The more I learn about Bethel, the more fascinated I become with this little Alaskan bush town.
It’s the hub for an ecosystem of rural villages and the heart of the Yukon-Kuskokwim (Y-K) Delta, where Alaska’s two longest rivers empty into the Bering Sea. And yet, with just over 6,300 people, Bethel is barely more than a village itself. We spent a long weekend there but only needed a few hours to drive the small network of roads and see the scope of it—the river and the tundra, the schools, hospital and nursing home, the scattering of stores and restaurants—all seen in a single cruise around town.
Yet we loved Bethel. Here’s why:
1. People are so darned friendly
In a previous post, I raved about our hosts Ron and Janet, strangers who opened their home to us and treated us like we were old friends. Then there was Eva, the curator of the Yup’ik museum, who gave us a personal tour. At Cama’i, the dance festival we attended, we were surrounded by people who smiled at us. Perhaps it’s the peculiar charm of any small town, or the camaraderie that comes from being Alaskan. I don’t know. Whatever the reason, Bethelites were effusive, and it made our experience that much better.
2. The town’s a testament to how resilient people can be
If you spend anytime at all in Bethel, you experience the realities of the tundra, where the ground heaves and the wind rages.
Bethel is an experiment in survival.
There are no trees or mountains to stunt the wind, and when we arrived, the only thing blocking the blowing snow was us.
With the freezing and thawing that comes with the seasons, the permafrost heaves, or shifts. Traditional concrete foundations would soon surrender to this unstable ground, so buildings are placed atop posts.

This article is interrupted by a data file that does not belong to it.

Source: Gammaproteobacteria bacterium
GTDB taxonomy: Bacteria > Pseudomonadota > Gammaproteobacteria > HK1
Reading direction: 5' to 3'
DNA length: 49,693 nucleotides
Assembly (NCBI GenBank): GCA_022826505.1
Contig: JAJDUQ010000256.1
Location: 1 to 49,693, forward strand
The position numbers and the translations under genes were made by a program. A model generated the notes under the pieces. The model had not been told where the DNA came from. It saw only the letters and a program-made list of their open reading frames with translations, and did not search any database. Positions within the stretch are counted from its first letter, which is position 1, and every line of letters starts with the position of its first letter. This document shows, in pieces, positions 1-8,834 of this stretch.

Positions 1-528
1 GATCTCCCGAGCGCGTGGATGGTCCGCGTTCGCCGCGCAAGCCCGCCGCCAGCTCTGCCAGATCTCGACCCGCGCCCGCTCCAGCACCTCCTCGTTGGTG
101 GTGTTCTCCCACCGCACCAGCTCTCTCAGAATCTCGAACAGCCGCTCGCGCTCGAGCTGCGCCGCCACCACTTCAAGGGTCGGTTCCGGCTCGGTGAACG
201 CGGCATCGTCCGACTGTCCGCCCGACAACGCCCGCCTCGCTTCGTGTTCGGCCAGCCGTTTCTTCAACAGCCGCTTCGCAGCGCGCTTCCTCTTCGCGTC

And because they can’t be buried, water and sewage pipes snake aboveground throughout the town. Homes and businesses have two options when it comes to managing water and sewage: it can either be trucked in and out, or connected to this piping system.
Because everything, from fuel and food to cars and building materials, must be shipped in, Bethel’s cost of living is extremely high. Gas is over $6.00 a gallon, and the price of groceries made us gasp.
3. Bethel is all things to all people (in the Y-K Delta)
The Y-K is one of the greatest deltas in the world, larger even than that of the Mississippi, and about 25,000 people call this region home. 82% of residents are Alaskan Native, and most live in remote, isolated villages.
Bethel is the hub for this region, an area the size of New York State. Everything is based here—administrative services, advanced medical care, “affordable” groceries (it’s all relative), the sole fast food restaurant (a Subway), and the only correctional facility in southwestern Alaska.
Healthcare services are largely provided by the Yukon-Kuskokwim Health Corporation (YKHC), headquartered, of course, in Bethel. There’s the 50-bed Y-K Delta Regional Hospital, as well as outpatient clinics, an inpatient drug and alcohol treatment center, a long-term nursing facility, and the Bethel Prematernal Home. In the prematernal home, expectant mothers from all over the Y-K Delta spend their last month of pregnancy here, receiving prenatal care to ensure healthy deliveries. The idea for such a facility developed in the 1960’s after a young pregnant woman was found sleeping under a boat near the hospital; she was from a nearby village and had no place to stay while awaiting her delivery. The Prematernal Home was built with the goal of ensuring a safe and healthy delivery for every baby born in the Y-K Delta.
4. For such a small town, Bethel has some big highlights
Bethel may be small, but it offers several highlights, including the Kuskokwim River and its ice road, the Yupiit Piciryarait Cultural Center, and the Cama’i Dance Festival (to be discussed in an upcoming post).
Most of the region is protected within the Yukon Delta National Wildlife Refuge, the second-largest wildlife refuge in the country, which offers fantastic wildlife and bird watching opportunities. Springtime brings with it a “spectacle” of birds, millions and millions of them, migrating to the Delta to nest.